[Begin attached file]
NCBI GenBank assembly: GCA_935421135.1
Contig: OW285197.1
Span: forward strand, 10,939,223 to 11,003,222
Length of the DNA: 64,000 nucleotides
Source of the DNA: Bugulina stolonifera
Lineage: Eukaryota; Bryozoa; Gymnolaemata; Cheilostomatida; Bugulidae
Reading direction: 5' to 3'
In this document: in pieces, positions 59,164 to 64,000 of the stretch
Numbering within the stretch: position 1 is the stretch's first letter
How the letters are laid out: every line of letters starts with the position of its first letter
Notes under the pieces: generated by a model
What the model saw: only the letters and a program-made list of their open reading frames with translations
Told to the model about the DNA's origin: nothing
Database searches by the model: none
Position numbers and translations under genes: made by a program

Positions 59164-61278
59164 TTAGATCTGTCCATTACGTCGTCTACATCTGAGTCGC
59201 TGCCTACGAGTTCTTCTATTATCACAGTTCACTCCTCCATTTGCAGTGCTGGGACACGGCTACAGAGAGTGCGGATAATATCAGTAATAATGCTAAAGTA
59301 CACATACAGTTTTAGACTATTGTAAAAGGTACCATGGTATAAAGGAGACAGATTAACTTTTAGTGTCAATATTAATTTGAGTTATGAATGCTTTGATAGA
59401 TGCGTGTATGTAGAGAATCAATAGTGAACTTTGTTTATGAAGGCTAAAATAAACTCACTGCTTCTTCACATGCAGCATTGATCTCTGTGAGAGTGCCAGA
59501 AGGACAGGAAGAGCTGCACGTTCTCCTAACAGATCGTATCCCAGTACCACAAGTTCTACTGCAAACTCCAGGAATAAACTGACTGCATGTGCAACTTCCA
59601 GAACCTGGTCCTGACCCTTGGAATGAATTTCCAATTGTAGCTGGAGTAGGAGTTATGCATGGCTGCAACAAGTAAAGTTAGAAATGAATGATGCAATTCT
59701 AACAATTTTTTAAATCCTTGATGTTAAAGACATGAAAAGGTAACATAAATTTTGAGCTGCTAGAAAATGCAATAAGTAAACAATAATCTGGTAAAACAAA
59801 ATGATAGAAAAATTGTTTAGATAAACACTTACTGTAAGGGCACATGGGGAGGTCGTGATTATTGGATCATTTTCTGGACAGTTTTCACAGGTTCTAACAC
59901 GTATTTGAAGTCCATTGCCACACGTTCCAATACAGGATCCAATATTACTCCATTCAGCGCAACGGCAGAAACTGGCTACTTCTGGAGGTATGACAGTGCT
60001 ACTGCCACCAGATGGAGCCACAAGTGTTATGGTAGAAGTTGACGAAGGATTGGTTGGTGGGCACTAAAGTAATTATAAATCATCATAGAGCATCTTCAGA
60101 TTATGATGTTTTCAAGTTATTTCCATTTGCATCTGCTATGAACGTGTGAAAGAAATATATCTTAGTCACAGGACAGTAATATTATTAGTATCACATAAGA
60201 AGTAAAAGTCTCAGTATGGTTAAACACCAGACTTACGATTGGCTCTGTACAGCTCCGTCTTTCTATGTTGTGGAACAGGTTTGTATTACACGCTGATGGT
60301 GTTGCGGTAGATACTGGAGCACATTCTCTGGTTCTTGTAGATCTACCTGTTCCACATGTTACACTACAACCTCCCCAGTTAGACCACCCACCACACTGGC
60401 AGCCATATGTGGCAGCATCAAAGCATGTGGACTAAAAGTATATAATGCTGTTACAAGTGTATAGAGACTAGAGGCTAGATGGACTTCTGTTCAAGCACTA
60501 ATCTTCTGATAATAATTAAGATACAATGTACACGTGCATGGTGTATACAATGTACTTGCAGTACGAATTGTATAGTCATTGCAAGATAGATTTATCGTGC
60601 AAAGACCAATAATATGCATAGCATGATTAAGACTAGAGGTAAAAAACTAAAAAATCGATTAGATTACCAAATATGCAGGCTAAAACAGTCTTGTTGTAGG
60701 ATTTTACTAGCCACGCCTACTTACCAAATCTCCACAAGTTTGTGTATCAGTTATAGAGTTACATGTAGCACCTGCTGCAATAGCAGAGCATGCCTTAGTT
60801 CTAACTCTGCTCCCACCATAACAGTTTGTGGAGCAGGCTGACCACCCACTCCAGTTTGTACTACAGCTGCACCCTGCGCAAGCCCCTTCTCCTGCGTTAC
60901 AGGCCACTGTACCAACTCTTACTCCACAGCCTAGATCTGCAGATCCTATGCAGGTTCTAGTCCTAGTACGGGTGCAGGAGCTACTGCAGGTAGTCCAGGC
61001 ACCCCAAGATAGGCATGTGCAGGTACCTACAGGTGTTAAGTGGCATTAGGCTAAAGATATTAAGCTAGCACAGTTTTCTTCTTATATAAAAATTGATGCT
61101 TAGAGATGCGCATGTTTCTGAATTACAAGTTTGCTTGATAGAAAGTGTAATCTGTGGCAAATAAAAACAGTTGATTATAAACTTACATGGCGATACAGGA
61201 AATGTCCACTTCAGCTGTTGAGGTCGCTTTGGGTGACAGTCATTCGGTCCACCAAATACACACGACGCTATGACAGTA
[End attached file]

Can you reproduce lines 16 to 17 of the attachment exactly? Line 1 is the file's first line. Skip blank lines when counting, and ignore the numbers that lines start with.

Positions 59164-61278
59164 TTAGATCTGTCCATTACGTCGTCTACATCTGAGTCGC